Module Structure

PAGE generates two modules, The GUI module, and the Support Module. The first contains all of the Python code necessary to plop the GUI window onto the computer screen. In my vision of the PAGE word, the GUI module is not to be edited. It contains all of the required linkage to the Support module. It is generally the main module of the application.

The Support module is generated in skeletal form and is the framework upon which the application is built. It is where the user written code resides. As such it is infrequently generated or replaced by PAGE. In fact, the separation is the secret of rework; it allows changes to the content and appearance of the GUI window while preserving the user’s code.

GUI Module

The main feature of the GUI module is the class definition, which defines a GUI window. It defines the top level window and all of the contained widgets. Note that it refers to all callback functions as functions in the support module and that Tk variables such as textvariables are referred to Tk variables in the support module.

The GUI module contains two stylized function for instantiating the window class. They are:

def vp_start_gui():
        '''Starting point when module is the main routine.'''
    global val, w, root
    root = Tk()
    top = New_Toplevel_1 (root)
    fnew_support.init(root, top)

which is the entry point when starting the routine as the main routine of the application as seen at the bottom of the module:

if __name__ == '__main__':

The main thing about the function vp_start_gui is that it initializes Tk and establishes the Tkinter mainloop. Note that the init function in the support module is passed pointer to the GUI window class.


def create_New_Toplevel_1(root, *args, **kwargs):
    '''Starting point when module is imported by another
    global w, w_win, rt
    rt = root
    w = Toplevel (root)
    top = New_Toplevel_1 (w)
    fnew_support.init(w, top, *args, **kwargs)
    return (w, top)

which is the entry point when ate GUI window is invoked from code within the running application. For instance, A secondary GUI such as a progress bar is desired for some action triggered in the main GUI. Notice that it does not call Tk() nor start a mainloop; you only want one of those. A big point is that the init function is passed a variable argument list in the name of flexibility. It is also passed a pointer to the GUI window. This is done so that the user can close the created window in its support module without closing affecting other windows in the application.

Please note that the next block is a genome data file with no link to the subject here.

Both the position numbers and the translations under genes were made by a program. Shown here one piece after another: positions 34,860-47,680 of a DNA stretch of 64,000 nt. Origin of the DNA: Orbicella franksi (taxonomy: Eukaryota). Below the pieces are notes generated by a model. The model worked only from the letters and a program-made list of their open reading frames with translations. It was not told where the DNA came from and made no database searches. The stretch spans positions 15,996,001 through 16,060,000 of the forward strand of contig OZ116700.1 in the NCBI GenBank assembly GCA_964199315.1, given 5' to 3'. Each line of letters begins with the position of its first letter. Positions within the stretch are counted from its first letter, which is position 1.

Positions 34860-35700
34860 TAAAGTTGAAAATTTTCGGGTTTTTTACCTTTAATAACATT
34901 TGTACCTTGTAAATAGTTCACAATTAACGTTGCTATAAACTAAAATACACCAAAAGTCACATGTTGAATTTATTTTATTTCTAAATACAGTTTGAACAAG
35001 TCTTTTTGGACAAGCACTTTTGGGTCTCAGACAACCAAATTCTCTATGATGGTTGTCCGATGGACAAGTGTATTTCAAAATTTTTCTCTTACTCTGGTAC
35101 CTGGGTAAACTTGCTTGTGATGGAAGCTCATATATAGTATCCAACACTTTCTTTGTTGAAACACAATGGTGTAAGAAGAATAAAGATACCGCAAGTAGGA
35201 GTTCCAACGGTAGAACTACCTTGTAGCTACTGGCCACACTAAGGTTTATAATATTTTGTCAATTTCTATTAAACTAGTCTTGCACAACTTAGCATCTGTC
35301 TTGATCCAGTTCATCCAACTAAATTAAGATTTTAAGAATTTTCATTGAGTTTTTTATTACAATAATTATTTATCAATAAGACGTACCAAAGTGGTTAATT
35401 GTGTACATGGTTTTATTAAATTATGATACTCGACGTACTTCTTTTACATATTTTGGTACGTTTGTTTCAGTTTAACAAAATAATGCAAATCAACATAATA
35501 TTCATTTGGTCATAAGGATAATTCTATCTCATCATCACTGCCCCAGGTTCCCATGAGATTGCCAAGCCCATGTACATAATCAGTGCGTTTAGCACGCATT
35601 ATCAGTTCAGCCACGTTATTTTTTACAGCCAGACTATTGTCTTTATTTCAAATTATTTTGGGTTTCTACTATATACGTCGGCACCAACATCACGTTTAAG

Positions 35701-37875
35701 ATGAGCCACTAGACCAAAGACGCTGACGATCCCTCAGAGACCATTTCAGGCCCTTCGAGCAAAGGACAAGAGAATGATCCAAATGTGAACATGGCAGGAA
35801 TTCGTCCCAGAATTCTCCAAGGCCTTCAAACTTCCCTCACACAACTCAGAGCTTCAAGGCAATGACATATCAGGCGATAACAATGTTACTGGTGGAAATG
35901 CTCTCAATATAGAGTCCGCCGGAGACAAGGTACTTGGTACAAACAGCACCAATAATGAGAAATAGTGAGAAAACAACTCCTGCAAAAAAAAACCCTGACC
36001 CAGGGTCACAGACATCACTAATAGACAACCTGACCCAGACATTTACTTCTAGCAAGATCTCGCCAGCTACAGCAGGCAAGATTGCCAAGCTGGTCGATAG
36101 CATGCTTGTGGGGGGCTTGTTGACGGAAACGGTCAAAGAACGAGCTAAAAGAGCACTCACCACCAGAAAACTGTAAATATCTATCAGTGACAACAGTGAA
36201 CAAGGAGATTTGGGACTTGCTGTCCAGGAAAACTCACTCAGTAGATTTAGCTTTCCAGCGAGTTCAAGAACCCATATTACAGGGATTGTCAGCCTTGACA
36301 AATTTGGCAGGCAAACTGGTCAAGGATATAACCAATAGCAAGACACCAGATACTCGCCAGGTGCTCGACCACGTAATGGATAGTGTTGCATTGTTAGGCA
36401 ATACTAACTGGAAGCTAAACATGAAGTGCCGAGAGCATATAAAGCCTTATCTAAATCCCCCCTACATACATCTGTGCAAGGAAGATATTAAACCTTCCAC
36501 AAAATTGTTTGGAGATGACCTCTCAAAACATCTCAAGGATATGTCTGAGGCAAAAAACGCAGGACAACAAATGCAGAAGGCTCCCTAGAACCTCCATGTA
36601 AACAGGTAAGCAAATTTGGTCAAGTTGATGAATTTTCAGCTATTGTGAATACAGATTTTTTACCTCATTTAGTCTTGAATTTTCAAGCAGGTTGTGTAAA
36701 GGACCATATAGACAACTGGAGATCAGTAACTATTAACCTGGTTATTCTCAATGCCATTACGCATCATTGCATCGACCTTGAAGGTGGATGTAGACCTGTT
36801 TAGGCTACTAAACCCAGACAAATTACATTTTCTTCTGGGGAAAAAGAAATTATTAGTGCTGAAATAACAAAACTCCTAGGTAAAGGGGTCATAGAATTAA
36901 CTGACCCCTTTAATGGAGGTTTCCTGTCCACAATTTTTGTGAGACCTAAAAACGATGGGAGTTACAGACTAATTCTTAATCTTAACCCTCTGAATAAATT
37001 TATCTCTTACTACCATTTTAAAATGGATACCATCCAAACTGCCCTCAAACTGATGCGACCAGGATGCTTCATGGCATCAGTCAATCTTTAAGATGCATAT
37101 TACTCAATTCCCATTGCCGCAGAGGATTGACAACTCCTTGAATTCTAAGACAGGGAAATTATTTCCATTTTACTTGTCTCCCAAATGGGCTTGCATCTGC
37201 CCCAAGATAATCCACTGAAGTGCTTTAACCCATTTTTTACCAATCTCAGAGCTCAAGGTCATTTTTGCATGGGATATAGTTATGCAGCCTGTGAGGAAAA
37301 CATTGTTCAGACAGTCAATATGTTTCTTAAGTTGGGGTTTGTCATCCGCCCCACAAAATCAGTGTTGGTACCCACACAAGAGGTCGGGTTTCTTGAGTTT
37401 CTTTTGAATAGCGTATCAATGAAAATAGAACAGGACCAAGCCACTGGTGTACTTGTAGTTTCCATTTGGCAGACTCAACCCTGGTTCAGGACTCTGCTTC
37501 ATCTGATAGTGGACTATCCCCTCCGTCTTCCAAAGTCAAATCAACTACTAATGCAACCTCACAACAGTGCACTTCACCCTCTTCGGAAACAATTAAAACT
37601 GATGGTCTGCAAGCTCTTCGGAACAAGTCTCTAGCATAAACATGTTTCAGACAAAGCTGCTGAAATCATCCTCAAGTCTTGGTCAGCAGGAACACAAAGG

Support Module

This module is home of the hand coded portion of the application. Obviously, PAGE can only prepare a framework for the application. What PAGE knows about are, (1) the linkage between the GUI module and the support module, (2) the callback functions to be located in the Support module, and (3) the Tk variables which are to be manipulated in the support module.

For linkage between the modules is mainly the init function.

def init(top, gui, *args, **kwargs):
    global w, top_level, root
    w = gui
    top_level = top
    root = top

Here PAGE merely generates the bare minimum. It sets global variables which refer to the root of the GUI window and w which points to the GUI window created by the corresponding GUI module. The latter allows the user to change configuration of the GUI window and of widget contained in the window. For instance if there is a button (Button1) in the GUI window, the color may be changed anywhere in the support module simply with the following code:


Also, if there is hierarchy of modules or routines flowing from the support module, then the reference to the GUI window can be passed along and manipulated.

The generated code for the callback functions is even simpler:

def callback():

Code generated for the Tk variable kkkk looks like:

def set_Tk_var():
   # These are Tk variables used passed to Tkinter and must be
   # defined before the widgets using them are created.
   global kkkk
   kkkk = StringVar()

The code generated as above is so generated so that the GUI module and the support module will be an executable pair. That is, you can execute the GUI module and see what it will look like even though you have put in no additional application code. If the GUI invokes a callback, say by a button select, the program will tell you that it was invoked. Now you have a leg up, go program.

What if after you have written a substantial body of application code, and discover that you need an additional widget in the GUI module; what to do?

First invoke PAGE with the project name, add the widget with all its configuration including callbacks and Tk variables. Then generate Python code for the GUI module just like before. You sure do not want to rebuild the support module anew and erase all of your hand code. So when you tell PAGE to generate your support module, it gives you the option of updating the existing support module. If selected, PAGE will merely add skeletons for the new callbacks and add the new Tk variables. In addition, it will backup the previous version of the modules in case of failure or PAGE bugs. etc.. PAGE will keep backups five deep.

As a convenience, the following code is added at the bottom of the support module to aid in debugging. I you are debugging the support module and want to test its execution, you can just execute it and it will not start by invoking a functions within the support module but rather the main function in the GUI module. I found it particularly useful since I do my development in emacs where I have a key binding which will invoke python to execute the current buffer.

 if __name__ == '__main__':
import bind_example

Some of these features are further explored in Applications with Multiple Top-Level Windows.